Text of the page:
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Old 10-29-2010, 08:55 AM   #14
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Hi Lew,
Thanks for more great info on this fan fix. Question, after reading the instructions on Stu's website, it sounds like his kit is mounted next to the condenser...which is in the upper compartment, no? So will there be room for a second fan up there as well? Or do I have that wrong? I am techinically challenged and will not be installing this myself, but still I want to be clear.

We are headed to the Keys in middle of Nov so anticipate some hot humid days and want to make sure this is handled. Do I order the second fan from Snyder as well? Will it come with all the brackets, etc I need to install?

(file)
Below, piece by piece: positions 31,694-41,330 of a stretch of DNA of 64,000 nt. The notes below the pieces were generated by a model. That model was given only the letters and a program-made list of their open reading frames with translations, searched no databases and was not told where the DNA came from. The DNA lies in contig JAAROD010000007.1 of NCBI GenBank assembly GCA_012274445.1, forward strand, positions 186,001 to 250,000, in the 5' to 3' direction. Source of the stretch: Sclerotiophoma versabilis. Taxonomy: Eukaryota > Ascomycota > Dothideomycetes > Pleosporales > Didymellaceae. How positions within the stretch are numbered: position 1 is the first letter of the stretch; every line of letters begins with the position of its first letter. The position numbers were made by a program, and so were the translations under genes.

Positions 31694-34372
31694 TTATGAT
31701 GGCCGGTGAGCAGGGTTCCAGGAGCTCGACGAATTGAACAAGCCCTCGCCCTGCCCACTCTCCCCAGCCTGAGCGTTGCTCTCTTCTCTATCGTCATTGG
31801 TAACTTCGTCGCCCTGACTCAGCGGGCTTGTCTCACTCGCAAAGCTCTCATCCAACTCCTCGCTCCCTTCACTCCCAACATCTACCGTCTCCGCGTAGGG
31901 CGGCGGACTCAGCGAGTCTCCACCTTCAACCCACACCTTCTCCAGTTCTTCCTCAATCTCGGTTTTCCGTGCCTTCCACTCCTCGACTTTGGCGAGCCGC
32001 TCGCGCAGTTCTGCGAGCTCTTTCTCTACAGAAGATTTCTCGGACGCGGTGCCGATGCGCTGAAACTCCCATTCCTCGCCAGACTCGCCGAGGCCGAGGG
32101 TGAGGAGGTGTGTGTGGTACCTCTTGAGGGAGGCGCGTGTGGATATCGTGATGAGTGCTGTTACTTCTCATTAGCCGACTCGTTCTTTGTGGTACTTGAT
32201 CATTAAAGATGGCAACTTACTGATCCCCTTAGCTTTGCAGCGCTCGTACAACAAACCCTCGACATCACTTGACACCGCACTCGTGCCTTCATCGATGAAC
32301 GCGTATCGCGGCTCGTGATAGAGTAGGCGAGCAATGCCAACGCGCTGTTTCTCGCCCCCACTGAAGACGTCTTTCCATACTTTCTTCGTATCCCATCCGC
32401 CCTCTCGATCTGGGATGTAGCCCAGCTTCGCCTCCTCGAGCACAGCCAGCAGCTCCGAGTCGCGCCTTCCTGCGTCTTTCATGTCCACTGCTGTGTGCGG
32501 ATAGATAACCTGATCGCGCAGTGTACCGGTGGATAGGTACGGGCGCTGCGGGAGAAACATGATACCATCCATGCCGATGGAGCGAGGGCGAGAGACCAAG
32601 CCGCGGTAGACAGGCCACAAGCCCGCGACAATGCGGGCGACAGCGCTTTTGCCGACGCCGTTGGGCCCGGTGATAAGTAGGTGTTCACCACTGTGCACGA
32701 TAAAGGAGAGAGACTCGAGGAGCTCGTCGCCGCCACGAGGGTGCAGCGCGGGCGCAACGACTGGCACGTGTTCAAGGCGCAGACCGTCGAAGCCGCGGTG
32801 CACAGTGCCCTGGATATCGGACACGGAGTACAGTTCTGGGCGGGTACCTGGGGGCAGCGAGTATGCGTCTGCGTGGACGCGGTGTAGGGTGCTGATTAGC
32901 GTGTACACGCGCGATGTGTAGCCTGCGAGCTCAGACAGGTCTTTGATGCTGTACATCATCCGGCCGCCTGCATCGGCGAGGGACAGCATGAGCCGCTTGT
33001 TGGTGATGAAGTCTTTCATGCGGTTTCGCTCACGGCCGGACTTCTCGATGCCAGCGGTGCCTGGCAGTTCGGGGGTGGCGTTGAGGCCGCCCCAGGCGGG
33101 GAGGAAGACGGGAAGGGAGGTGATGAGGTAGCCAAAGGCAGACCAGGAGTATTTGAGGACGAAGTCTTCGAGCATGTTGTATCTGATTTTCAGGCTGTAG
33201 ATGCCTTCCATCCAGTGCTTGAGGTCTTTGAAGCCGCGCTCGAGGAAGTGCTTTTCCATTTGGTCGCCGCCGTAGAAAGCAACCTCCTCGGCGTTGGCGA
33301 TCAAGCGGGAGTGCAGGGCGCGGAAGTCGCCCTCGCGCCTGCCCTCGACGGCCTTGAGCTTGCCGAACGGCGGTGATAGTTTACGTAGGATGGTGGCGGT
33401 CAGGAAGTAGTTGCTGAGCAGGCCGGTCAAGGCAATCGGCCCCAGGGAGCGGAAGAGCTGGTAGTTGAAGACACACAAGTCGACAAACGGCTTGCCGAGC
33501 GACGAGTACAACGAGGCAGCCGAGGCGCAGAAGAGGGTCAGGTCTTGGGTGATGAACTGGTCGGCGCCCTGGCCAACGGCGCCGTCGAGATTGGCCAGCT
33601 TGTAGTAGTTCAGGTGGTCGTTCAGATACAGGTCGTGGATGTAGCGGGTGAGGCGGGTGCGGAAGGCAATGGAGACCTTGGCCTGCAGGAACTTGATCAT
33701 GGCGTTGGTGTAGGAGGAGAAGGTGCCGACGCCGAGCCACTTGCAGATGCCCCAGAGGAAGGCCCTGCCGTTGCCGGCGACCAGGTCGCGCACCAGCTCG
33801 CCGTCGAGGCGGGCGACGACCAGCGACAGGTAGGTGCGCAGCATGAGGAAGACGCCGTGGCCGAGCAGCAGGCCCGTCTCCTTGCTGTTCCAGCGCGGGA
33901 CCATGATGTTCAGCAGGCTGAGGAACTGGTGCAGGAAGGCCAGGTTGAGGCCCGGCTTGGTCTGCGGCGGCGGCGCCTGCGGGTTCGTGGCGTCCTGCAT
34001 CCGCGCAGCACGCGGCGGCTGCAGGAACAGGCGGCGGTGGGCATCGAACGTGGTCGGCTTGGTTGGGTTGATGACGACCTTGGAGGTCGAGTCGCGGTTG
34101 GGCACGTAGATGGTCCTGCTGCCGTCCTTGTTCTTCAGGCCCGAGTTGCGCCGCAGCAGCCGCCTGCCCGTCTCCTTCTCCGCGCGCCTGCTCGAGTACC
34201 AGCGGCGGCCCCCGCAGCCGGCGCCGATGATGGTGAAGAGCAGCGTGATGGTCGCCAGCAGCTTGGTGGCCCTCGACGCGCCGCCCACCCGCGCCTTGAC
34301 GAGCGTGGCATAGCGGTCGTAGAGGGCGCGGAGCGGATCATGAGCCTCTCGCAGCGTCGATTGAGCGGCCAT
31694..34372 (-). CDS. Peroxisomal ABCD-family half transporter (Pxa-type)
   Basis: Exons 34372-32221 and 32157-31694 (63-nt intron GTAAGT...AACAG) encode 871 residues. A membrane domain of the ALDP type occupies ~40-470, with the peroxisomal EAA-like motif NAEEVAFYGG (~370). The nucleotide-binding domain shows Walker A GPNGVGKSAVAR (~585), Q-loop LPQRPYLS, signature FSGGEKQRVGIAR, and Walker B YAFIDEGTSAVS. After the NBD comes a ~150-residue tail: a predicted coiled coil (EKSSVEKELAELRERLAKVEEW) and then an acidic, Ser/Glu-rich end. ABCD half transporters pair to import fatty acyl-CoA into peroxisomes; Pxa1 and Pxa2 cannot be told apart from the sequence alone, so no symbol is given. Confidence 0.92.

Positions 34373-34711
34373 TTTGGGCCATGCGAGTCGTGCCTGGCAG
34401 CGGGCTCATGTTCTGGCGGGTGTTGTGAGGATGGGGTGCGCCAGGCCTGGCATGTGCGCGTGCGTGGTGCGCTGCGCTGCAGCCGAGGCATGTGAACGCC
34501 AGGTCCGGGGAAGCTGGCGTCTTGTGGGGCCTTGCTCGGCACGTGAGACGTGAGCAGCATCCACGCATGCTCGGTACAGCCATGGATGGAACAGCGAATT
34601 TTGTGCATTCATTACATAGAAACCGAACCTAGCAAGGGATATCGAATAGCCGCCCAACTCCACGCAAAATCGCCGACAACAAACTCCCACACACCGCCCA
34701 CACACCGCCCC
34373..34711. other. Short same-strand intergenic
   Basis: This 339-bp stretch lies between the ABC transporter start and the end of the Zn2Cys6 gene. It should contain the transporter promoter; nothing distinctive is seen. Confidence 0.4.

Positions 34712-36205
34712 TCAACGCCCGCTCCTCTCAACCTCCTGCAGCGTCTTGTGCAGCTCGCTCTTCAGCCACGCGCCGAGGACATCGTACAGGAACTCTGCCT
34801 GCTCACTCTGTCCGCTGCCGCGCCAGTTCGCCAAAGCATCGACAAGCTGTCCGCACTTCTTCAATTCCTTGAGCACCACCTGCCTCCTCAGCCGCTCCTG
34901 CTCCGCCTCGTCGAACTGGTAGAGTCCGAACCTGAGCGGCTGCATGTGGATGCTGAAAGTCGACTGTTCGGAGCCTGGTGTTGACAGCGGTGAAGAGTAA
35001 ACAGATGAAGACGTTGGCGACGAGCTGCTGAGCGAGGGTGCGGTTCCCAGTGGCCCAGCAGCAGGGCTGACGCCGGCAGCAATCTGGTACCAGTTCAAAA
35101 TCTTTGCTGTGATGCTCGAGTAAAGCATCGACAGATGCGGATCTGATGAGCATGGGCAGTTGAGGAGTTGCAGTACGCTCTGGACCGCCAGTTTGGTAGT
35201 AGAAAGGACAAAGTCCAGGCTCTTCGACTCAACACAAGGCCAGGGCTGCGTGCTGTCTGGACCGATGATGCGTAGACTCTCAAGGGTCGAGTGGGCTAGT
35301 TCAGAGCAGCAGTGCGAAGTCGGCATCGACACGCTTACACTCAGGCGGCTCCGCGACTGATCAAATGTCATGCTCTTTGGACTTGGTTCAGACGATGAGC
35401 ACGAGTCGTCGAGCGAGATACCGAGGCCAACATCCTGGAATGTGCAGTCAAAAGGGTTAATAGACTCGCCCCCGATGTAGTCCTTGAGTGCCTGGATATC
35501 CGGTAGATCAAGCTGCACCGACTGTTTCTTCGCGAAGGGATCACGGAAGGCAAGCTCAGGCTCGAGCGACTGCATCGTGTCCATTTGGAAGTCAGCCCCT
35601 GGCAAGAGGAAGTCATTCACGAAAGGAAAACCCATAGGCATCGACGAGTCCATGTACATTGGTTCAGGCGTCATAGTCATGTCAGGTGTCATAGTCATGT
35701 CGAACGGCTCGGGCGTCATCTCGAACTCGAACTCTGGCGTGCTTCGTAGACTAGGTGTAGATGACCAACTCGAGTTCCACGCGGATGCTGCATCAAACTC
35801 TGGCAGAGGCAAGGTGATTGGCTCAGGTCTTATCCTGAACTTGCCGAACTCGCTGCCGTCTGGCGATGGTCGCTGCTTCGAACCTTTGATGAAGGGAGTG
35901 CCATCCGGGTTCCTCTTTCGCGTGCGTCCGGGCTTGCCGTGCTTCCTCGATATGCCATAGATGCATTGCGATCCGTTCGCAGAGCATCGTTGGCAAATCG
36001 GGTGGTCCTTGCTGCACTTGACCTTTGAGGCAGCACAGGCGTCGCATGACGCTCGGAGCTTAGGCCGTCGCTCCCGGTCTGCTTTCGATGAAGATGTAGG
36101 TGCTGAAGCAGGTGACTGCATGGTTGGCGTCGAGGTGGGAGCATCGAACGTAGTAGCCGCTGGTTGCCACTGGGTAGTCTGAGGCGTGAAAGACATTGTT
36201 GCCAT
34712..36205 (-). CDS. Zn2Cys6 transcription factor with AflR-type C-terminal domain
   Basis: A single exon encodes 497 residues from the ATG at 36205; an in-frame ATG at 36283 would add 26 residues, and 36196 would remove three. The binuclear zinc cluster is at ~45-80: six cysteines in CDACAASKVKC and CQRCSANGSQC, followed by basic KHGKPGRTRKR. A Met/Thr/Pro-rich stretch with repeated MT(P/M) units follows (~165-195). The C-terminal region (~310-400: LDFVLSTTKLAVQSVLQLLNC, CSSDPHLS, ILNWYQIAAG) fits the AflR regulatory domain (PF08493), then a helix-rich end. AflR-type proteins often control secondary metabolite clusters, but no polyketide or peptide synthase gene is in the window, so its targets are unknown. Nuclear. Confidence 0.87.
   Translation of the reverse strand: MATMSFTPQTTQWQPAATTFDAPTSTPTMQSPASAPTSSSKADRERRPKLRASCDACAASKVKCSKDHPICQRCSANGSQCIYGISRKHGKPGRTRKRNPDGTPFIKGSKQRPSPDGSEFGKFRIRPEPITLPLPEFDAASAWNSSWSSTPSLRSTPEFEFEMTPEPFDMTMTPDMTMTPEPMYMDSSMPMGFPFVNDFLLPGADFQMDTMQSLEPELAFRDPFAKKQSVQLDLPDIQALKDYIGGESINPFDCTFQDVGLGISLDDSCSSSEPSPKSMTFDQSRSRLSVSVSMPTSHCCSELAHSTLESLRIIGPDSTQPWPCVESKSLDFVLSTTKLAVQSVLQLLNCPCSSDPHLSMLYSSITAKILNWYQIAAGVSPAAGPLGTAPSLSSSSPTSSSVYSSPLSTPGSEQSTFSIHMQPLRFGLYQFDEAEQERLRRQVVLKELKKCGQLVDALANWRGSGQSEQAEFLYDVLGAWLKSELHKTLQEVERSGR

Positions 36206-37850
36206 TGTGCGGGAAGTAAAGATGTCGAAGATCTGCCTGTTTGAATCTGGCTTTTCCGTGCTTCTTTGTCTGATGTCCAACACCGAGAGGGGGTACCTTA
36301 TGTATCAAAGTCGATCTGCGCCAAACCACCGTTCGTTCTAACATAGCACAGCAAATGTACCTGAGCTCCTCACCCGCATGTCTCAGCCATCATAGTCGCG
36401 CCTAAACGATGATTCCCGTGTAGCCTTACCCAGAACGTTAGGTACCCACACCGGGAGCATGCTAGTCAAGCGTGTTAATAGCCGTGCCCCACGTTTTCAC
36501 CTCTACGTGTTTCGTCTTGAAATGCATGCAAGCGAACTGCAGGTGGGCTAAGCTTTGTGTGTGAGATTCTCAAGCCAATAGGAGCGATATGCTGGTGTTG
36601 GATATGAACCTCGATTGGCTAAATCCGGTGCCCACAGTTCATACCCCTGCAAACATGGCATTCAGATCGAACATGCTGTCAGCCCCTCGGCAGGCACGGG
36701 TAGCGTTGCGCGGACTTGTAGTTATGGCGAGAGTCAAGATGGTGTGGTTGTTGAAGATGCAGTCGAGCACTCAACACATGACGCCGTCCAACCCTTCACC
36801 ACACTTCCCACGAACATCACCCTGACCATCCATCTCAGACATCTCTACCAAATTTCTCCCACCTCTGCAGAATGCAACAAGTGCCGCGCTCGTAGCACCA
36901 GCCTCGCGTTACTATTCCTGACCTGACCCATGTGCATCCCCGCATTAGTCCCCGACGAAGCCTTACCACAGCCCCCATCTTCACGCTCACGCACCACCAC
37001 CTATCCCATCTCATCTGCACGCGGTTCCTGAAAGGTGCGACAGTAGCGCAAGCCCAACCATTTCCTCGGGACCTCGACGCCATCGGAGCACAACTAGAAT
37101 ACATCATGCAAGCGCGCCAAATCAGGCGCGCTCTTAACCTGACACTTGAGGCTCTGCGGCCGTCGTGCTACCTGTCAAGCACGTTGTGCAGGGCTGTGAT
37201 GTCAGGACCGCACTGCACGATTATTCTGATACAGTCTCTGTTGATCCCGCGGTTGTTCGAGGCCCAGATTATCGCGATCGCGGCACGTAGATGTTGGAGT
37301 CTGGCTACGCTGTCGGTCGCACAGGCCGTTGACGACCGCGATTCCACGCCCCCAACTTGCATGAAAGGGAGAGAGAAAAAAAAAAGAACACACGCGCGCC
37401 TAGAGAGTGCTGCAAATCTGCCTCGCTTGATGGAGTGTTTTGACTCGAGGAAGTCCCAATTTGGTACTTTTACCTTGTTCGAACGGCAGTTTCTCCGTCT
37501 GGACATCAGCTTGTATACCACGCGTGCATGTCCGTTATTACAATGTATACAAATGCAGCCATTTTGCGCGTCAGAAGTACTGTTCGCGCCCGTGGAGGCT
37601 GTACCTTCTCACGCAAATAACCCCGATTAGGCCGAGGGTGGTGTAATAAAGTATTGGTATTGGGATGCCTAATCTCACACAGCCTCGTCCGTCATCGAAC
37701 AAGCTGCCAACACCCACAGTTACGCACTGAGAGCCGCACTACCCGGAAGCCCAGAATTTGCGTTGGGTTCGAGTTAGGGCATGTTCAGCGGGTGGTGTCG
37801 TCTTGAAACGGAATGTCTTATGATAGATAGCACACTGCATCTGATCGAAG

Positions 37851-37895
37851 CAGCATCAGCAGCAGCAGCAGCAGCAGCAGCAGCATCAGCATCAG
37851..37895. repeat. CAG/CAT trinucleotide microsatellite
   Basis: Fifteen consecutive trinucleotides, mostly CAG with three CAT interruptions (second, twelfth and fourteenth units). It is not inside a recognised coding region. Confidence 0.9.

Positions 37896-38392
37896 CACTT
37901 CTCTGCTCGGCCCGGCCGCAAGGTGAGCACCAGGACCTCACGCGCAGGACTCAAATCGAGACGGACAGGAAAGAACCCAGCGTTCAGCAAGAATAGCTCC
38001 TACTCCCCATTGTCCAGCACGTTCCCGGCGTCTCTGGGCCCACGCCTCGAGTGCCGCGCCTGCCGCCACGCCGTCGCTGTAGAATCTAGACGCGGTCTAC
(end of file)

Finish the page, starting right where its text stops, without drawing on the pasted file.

After re-reading the threads I am wondering if I should have gone with the Silenex...Stu doesn't really talk about noise on his site, just efficiency. Efficiency is great and this problem is all about noise for me! I liked the word 'kit', which is why I went with Snyder as the posts on the Silenex discussed trips to Home Depot and such and that is just not my bag, baby.

Wish you were in GA and could install this for me :-0...let me know what you think about a source for the second fan.

Muchas Gracias